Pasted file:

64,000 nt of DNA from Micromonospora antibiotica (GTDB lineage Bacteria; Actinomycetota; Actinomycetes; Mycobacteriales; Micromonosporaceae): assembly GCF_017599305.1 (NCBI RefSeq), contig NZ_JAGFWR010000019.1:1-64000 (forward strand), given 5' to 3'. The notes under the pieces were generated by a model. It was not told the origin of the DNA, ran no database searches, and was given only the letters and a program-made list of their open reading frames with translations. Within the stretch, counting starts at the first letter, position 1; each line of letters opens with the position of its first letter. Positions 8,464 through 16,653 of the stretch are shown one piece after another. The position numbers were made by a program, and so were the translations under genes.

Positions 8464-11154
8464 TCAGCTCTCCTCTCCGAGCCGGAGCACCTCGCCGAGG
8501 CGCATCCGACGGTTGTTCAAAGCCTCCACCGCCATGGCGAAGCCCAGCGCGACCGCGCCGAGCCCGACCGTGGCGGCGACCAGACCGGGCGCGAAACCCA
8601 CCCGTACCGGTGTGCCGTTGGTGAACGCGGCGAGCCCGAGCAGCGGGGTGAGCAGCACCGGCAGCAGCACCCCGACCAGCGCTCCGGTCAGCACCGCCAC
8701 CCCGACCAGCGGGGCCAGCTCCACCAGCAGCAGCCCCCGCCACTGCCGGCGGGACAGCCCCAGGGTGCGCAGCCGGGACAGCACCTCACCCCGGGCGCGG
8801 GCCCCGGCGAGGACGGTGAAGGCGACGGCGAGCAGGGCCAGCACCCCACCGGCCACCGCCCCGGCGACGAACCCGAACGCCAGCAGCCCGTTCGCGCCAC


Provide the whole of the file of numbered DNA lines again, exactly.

64,000 nt of DNA from Micromonospora antibiotica (GTDB lineage Bacteria; Actinomycetota; Actinomycetes; Mycobacteriales; Micromonosporaceae): assembly GCF_017599305.1 (NCBI RefSeq), contig NZ_JAGFWR010000019.1:1-64000 (forward strand), given 5' to 3'. The notes under the pieces were generated by a model. It was not told the origin of the DNA, ran no database searches, and was given only the letters and a program-made list of their open reading frames with translations. Within the stretch, counting starts at the first letter, position 1; each line of letters opens with the position of its first letter. Positions 8,464 through 16,653 of the stretch are shown one piece after another. The position numbers were made by a program, and so were the translations under genes.

Positions 8464-11154
8464 TCAGCTCTCCTCTCCGAGCCGGAGCACCTCGCCGAGG
8501 CGCATCCGACGGTTGTTCAAAGCCTCCACCGCCATGGCGAAGCCCAGCGCGACCGCGCCGAGCCCGACCGTGGCGGCGACCAGACCGGGCGCGAAACCCA
8601 CCCGTACCGGTGTGCCGTTGGTGAACGCGGCGAGCCCGAGCAGCGGGGTGAGCAGCACCGGCAGCAGCACCCCGACCAGCGCTCCGGTCAGCACCGCCAC
8701 CCCGACCAGCGGGGCCAGCTCCACCAGCAGCAGCCCCCGCCACTGCCGGCGGGACAGCCCCAGGGTGCGCAGCCGGGACAGCACCTCACCCCGGGCGCGG
8801 GCCCCGGCGAGGACGGTGAAGGCGACGGCGAGCAGGGCCAGCACCCCACCGGCCACCGCCCCGGCGACGAACCCGAACGCCAGCAGCCCGTTCGCGCCAC